Estuaries and Coasts

, Volume 37, Issue 5, pp 1295–1300

Summer Movements of the Gulf Killifish (Fundulus grandis) in a Northern Gulf of Mexico Salt Marsh

  • T. Reid Nelson
  • Deionta Sutton
  • Dennis R. DeVries
Note

DOI: 10.1007/s12237-013-9762-5

Cite this article as:
Nelson, T.R., Sutton, D. & DeVries, D.R. Estuaries and Coasts (2014) 37: 1295. doi:10.1007/s12237-013-9762-5

Abstract

The Gulf Killifish (Fundulus grandis) is one of the most abundant nekton species in the US Gulf of Mexico (GOM) salt marshes, providing an important trophic link in these systems. Recently, the use of F. grandis as an indicator species of salt marsh health in the region has been suggested because its Atlantic coast congener, the Mummichog (Fundulus heteroclitus) has filled such a role due to its demonstrated high site fidelity and small-scale movements. Given the similar life histories between species, F. grandis was assumed to exhibit the same type of small-scale movements, although this has not been documented. During summer 2013, we collected and marked 1,719 fish from a northern Gulf of Mexico estuary, recapturing 959 (56 % recapture rate). Of these recaptured fish, only 31 moved from their original tagging location, and of these, 29 moved only 100 m between sites connected by salt marsh. Based on these results, F. grandis appears to exhibit high site fidelity and make only small-scale movements, similar to F. heteroclitus, supporting its role as an indicator species.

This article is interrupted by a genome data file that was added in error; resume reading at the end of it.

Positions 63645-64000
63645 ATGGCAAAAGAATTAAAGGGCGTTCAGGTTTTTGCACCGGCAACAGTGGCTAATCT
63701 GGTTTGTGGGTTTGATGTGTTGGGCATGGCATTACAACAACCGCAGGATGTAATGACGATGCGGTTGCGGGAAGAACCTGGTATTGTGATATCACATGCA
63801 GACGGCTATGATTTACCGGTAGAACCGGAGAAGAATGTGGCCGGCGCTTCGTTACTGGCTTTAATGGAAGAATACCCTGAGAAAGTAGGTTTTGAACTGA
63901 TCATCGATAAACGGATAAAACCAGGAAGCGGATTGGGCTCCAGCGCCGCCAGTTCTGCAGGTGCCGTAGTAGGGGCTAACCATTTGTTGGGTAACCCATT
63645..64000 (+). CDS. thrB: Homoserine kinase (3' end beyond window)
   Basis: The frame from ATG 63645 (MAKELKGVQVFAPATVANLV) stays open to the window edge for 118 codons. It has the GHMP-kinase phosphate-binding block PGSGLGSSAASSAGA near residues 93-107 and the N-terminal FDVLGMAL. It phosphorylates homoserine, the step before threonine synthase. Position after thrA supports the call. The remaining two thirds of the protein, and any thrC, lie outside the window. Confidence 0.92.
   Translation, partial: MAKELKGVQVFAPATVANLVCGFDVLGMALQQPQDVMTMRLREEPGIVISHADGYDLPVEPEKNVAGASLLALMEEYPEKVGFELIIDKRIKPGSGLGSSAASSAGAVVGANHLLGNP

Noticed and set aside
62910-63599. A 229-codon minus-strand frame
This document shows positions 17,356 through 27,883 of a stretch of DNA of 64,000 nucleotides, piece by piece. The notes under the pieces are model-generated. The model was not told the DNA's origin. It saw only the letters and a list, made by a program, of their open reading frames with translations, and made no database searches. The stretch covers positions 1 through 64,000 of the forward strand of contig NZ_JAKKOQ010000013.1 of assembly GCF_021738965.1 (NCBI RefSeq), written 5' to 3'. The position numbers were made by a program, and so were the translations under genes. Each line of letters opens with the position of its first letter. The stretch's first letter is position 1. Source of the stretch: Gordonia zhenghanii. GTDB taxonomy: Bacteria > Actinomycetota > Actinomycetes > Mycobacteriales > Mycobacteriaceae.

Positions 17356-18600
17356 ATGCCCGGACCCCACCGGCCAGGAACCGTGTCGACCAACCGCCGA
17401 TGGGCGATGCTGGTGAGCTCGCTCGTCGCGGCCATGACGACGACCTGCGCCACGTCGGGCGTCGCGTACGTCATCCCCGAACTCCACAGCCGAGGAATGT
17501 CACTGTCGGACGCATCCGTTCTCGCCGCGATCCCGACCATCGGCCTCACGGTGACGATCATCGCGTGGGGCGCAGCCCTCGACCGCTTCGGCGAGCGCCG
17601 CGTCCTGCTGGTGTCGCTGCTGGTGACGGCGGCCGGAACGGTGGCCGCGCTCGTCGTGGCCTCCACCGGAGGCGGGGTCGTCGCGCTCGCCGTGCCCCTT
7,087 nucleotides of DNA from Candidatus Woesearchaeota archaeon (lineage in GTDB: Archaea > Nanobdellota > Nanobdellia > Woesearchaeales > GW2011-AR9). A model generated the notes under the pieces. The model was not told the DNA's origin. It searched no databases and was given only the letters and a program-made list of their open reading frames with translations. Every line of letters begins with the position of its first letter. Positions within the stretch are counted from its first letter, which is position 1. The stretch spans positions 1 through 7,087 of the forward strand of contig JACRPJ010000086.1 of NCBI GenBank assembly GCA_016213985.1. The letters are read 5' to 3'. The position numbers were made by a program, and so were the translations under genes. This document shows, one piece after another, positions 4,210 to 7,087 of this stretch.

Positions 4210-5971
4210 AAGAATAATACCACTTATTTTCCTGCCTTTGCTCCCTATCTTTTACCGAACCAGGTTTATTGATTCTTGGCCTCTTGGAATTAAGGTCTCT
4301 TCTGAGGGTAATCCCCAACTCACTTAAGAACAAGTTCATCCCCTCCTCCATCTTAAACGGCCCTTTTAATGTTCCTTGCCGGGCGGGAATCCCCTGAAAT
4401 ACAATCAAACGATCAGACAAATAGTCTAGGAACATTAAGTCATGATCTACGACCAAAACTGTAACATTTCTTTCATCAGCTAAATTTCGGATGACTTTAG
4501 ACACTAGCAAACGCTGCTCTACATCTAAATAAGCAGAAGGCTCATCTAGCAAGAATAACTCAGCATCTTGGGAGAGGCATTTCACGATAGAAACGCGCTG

Keywords

Movement Fundulus Mark-recapture Salt marsh Population Gulf of Mexico 

Copyright information

© Coastal and Estuarine Research Federation 2014

Authors and Affiliations

  • T. Reid Nelson
    • 1
  • Deionta Sutton
    • 2
  • Dennis R. DeVries
    • 1
  1. 1.School of Fisheries, Aquaculture, and Aquatic SciencesAuburn UniversityAuburnUSA
  2. 2.North Carolina A & T State UniversityGreensboroUSA